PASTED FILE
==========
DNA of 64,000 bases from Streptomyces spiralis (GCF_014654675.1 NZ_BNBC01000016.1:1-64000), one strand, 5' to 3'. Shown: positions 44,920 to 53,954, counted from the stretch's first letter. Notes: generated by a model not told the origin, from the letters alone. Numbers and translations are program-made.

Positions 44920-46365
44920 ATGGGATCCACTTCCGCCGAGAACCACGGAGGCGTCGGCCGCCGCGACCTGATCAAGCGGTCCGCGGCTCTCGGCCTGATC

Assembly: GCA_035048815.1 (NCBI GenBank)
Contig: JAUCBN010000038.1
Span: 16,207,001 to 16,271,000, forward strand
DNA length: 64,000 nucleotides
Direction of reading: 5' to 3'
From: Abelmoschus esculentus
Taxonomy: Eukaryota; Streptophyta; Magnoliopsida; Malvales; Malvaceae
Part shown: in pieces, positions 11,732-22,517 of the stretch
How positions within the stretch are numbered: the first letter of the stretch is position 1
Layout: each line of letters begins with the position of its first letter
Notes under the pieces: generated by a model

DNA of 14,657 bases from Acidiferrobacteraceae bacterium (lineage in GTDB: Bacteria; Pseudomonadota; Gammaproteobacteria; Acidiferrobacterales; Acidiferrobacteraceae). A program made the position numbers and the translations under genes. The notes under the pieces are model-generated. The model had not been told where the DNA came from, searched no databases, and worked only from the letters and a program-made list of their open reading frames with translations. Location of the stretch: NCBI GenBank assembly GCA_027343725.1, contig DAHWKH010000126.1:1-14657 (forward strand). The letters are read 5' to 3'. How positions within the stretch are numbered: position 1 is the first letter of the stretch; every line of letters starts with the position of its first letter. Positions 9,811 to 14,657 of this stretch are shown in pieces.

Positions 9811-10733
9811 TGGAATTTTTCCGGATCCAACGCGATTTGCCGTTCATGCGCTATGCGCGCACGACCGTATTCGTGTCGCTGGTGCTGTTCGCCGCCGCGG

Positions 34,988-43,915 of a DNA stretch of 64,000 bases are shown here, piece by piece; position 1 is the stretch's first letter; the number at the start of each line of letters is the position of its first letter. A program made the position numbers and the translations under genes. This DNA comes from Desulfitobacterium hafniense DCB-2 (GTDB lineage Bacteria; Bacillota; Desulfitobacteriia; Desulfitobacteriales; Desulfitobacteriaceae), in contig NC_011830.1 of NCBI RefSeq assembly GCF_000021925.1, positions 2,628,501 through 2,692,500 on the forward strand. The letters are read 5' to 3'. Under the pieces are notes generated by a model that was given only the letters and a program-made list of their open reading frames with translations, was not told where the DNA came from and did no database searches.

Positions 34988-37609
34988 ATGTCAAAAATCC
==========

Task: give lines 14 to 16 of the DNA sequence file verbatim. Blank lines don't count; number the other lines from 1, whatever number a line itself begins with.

Notes under the pieces: generated by a model

DNA of 14,657 bases from Acidiferrobacteraceae bacterium (lineage in GTDB: Bacteria; Pseudomonadota; Gammaproteobacteria; Acidiferrobacterales; Acidiferrobacteraceae). A program made the position numbers and the translations under genes. The notes under the pieces are model-generated. The model had not been told where the DNA came from, searched no databases, and worked only from the letters and a program-made list of their open reading frames with translations. Location of the stretch: NCBI GenBank assembly GCA_027343725.1, contig DAHWKH010000126.1:1-14657 (forward strand). The letters are read 5' to 3'. How positions within the stretch are numbered: position 1 is the first letter of the stretch; every line of letters starts with the position of its first letter. Positions 9,811 to 14,657 of this stretch are shown in pieces.

Positions 9811-10733